The Control Yuan, One of the Five Branches of the Government

Taipei Guest House

Taipei Guest House

Walking further eastward, we find one of Taipei’s most distinguished landmarks. Sitting at the far end of a vast square flanked by the colorful National Concert Hall and National Theater, the whitewashed wall of the National Chiang Kai-shek Memorial Hall stands elegantly, topped by an octagonal blue-tiled roof. Entering the main hall after climbing 89 steps – representing Chiang Kai-shek’s age at the time of his death – a smiling bronze statue of the Generalissimo sits under a caisson ceiling decorated with the emblem of Kuomintang, the Nationalist Party.

Beneath the concrete structure a large hall functions as the exhibition center and the museum of the memorial hall. Walking inside, we stop for a while, fixated to the words printed on a large banner in a rather propagandistic tone praising the late Generalissimo. Some people might find it painful as Chiang Kai-shek imposed dictatorship during his rule and declared Martial Law in 1948 which was not repealed until 1987 – one of the longest periods of martial law in modern history.

02

The National Chiang Kai-shek Memorial Hall

03

Inside the Memorial Hall

The Caisson Ceiling with the Emblem of the Nationalist Party (Kuomintang)

The Caisson Ceiling with the Emblem of the Nationalist Party (Kuomintang)

Liberty Square with the National Concert Hall (right) and National Theater (left)

Liberty Square with the National Concert Hall (right) and National Theater (left)

Ornate Decorations of the National Theater

Ornate Decorations of the National Theater

The National Theater

The National Theater

The National Concert Hall

The National Concert Hall

Despite its depressing past, today Taiwan is a thriving democracy with one of the highest GDP per capita in Asia. Almost all computers’ motherboards in the world are manufactured in Taiwan, as well as various components of electronic devices marketed throughout the globe. Taipei 101 – the tallest building in the world from 2004 until 2010 when Burj Khalifa in Dubai was completed – becomes the icon of a modern Taiwan which at the same time still holds on traditional values.

Even though things seem promising today, the uncertainties remain and the public is still widely divided. Taiwan will always continue to seek for the best solution for its people and the inter-strait relations. In the meantime it opens its heart to welcome visitors who want to do business, do the shopping spree, indulge in culinary adventure, or venture to the beautiful landscapes of the south.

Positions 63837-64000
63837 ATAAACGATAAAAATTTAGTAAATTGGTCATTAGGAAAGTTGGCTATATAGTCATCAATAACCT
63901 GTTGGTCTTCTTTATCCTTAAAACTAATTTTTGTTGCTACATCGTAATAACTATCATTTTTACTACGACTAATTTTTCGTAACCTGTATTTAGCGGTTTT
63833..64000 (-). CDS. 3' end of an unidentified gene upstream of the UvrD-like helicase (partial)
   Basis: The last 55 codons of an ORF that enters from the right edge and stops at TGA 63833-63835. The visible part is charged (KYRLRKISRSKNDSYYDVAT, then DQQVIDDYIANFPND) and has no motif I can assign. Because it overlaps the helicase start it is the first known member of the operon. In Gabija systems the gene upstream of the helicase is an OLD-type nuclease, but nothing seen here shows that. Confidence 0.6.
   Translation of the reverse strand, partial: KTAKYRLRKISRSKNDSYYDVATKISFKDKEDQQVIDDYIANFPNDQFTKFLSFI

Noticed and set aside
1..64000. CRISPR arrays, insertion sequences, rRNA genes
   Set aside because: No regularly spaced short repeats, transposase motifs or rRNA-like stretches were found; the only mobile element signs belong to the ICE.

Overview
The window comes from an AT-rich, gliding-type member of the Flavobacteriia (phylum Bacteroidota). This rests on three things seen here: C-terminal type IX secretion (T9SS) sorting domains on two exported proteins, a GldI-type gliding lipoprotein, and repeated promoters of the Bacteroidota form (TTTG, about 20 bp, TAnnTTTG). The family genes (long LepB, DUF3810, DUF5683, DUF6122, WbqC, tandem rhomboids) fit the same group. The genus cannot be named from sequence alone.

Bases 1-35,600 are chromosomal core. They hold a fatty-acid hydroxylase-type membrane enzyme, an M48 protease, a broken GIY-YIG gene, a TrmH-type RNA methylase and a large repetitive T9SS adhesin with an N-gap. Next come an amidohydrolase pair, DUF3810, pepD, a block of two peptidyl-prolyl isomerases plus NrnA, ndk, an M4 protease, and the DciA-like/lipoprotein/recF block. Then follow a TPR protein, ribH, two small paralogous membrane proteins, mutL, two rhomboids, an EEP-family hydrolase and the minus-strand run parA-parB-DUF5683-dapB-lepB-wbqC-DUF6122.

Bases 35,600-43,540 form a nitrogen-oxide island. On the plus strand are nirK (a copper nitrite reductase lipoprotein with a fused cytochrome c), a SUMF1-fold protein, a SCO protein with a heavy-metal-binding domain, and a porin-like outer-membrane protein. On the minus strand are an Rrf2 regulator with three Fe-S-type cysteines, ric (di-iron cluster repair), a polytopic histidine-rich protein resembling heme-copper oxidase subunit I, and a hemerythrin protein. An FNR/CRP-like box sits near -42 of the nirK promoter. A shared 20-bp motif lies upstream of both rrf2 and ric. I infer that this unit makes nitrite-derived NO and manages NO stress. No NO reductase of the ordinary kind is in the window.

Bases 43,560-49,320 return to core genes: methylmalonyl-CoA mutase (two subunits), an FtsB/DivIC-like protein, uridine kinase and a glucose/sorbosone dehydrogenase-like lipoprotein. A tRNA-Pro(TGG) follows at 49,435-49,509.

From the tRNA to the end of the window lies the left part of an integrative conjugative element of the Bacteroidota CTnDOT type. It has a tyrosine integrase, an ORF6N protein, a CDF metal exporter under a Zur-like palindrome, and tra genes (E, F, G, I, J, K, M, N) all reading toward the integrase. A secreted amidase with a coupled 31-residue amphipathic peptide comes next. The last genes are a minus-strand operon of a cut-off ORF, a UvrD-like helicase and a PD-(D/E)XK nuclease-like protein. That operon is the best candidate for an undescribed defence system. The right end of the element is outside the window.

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A Business-Driven Society

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An Old Japanese House

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Taipei City Hall at Xinyi District

19

Taipei 101

Posted by

Based in Jakarta, always curious about the world, always fascinated by ancient temples, easily pleased by food.

32 thoughts on “Taipei: Thriving Amidst Uncertainties”

    • Hi Meredith! James told me that Taiwan was very special for the Japanese. That’s why they put a lot of efforts to build the city into such scale.

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  1. alexander sriewijono says:

    I enjoy the details Mas Bama. Love it as always. Keren. 🙂

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    • There are a lot of old Japanese houses in Taiwan. Most of them are still well-preserved and fully functional. I was a bit unlucky though as one of the most famous old Japanese houses which is now a cafe was fully booked the time I went.

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  2. Loved the historical background on this one Bama – I was thinking of using the same approach but you had me pipped to the post! As Meredith said, parts of Taipei do look surprisingly imperial… the KMT had grandiose plans to turn Nanjing into the Chinese version of Washington D.C. but they could only achieve a small fraction of that in Taipei.

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    • I should have given the credit to you James for being the best tour guide ever! I remember how you explained the brief history of Taiwan when we were at the Liberty Square. From the look of the wide avenues and beautiful government buildings I can tell that Taipei was built to inspire. It still does in a way, to some extent.

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  3. Well detailed and such pretty pictures! thanks for a real eye opener, with history, socio-cultural, political and current issues fairly well covered and woven into the travelogue.